“When someone is disordered in their eating often what you find is that they’ve been a kid who has learned to have radar for the feelings of other people. Whether it’s a family where the kid can’t express their emotions and parents’ emotions rule, that kid has learned to look to the outside to figure out who she should be. So of course, in our culture that means that they looked to the scale, they looked to Instagram, but when it comes to sexuality it’s the same thing. This isn’t a matter of they’re having their own feelings that they are conflicted about – they are looking to the outside world to see what they can paste on in terms of whom they are supposed to be. They don’t have a sense of their sexuality. They don’t have a sense of their hunger. And if you don’t have a sense of what you are hungry for with food, how can you possibly have a sense of what you are hungry for with sex.”
Episode Description: We begin by describing the tendency for eating-disordered individuals to block out their internal experiences. As a result, it is often those who are external but caring about the struggling person who develops strong feelings about their difficulties. We discuss three common clinical situations and unpack the observations of those who are interested in the patient and what may be going on in the inner life of the symptomatic individual. We consider perfectionism, good/bad thinking, individuation and sexuality, and the importance of the therapist-patient relationship as the vehicle to discover inner-derived identity and desire.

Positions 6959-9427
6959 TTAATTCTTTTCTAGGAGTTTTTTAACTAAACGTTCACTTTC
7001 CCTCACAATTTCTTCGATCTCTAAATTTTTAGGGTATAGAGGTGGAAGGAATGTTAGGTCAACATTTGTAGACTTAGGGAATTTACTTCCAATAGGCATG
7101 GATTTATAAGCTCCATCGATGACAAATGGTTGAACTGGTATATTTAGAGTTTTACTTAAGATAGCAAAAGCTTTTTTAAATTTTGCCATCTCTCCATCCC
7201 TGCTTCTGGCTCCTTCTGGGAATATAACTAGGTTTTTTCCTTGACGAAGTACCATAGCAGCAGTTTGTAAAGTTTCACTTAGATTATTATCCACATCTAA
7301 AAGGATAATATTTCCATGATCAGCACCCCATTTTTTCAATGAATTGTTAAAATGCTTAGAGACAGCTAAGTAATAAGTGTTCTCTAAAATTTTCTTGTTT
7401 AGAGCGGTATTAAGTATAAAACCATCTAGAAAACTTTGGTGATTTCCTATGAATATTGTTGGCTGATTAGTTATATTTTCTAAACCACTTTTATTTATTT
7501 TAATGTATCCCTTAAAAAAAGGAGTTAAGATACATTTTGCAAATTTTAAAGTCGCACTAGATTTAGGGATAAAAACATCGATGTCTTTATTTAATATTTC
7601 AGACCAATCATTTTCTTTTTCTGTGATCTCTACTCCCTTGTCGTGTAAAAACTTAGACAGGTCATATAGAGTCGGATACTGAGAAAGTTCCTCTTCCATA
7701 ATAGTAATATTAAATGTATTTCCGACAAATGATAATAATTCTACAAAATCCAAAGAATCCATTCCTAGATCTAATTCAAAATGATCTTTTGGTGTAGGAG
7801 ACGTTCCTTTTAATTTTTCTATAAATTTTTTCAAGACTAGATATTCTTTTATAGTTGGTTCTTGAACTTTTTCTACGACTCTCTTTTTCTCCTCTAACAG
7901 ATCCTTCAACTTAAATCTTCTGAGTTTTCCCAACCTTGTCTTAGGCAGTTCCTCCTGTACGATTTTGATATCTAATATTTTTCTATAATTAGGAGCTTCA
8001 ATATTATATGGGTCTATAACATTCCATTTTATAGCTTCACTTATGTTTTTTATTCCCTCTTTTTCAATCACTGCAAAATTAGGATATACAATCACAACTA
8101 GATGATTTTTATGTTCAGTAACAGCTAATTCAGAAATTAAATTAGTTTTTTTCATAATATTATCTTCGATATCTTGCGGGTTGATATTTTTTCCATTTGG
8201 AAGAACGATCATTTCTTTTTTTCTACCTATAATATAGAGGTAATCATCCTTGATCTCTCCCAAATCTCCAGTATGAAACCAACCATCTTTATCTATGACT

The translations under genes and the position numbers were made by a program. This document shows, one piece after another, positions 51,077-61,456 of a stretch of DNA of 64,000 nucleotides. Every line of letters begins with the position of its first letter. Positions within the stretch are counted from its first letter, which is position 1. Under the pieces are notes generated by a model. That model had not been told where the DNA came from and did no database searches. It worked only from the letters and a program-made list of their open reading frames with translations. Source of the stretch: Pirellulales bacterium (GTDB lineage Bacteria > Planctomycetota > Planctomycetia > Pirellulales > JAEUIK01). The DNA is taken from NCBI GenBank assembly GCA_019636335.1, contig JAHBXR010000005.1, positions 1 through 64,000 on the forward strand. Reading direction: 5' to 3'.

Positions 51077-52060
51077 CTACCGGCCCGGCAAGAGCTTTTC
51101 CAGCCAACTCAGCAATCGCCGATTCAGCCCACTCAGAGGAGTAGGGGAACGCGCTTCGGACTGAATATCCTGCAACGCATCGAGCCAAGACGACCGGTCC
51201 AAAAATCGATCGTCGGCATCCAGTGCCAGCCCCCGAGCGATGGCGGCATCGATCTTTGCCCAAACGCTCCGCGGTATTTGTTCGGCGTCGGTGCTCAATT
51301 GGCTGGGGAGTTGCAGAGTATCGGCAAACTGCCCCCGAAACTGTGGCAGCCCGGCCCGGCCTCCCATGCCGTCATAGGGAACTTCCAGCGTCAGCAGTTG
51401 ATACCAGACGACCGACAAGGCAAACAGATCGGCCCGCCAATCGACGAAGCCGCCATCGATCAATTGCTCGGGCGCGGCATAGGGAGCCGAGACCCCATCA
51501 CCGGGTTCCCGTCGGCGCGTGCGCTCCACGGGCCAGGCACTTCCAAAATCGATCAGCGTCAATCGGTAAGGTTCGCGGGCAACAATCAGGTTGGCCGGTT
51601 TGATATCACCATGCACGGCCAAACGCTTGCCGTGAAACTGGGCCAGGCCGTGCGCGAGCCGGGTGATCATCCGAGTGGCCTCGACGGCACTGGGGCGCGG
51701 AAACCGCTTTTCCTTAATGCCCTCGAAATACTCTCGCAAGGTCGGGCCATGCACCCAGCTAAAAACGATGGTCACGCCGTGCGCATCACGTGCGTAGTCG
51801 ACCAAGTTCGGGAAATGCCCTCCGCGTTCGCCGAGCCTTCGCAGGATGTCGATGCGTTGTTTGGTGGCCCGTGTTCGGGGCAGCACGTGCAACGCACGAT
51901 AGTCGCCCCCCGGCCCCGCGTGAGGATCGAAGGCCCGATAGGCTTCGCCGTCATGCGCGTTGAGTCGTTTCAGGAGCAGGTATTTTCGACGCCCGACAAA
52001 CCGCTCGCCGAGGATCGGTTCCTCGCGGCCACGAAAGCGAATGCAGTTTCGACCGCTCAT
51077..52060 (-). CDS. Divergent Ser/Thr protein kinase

Our Guest: Judith Brisman, Ph.D. was the Founding Director of the Eating Disorder Resource Center in Manhattan for over 35 years. She is co-author of Surviving an Eating Disorder: Strategies for Family and Friends (now in its 4th edition), is an associate editor of Contemporary Psychoanalysis, and is on the editorial board of the journal Eating Disorders. She is a member of the teaching faculty at the William Alanson White Institute and she maintains a private practice in New York City. Dr. Brisman is known internationally as among the first in her field to develop a treatment program for bulimic patients. She has published and lectured extensively regarding the interpersonal treatment of eating disorders.
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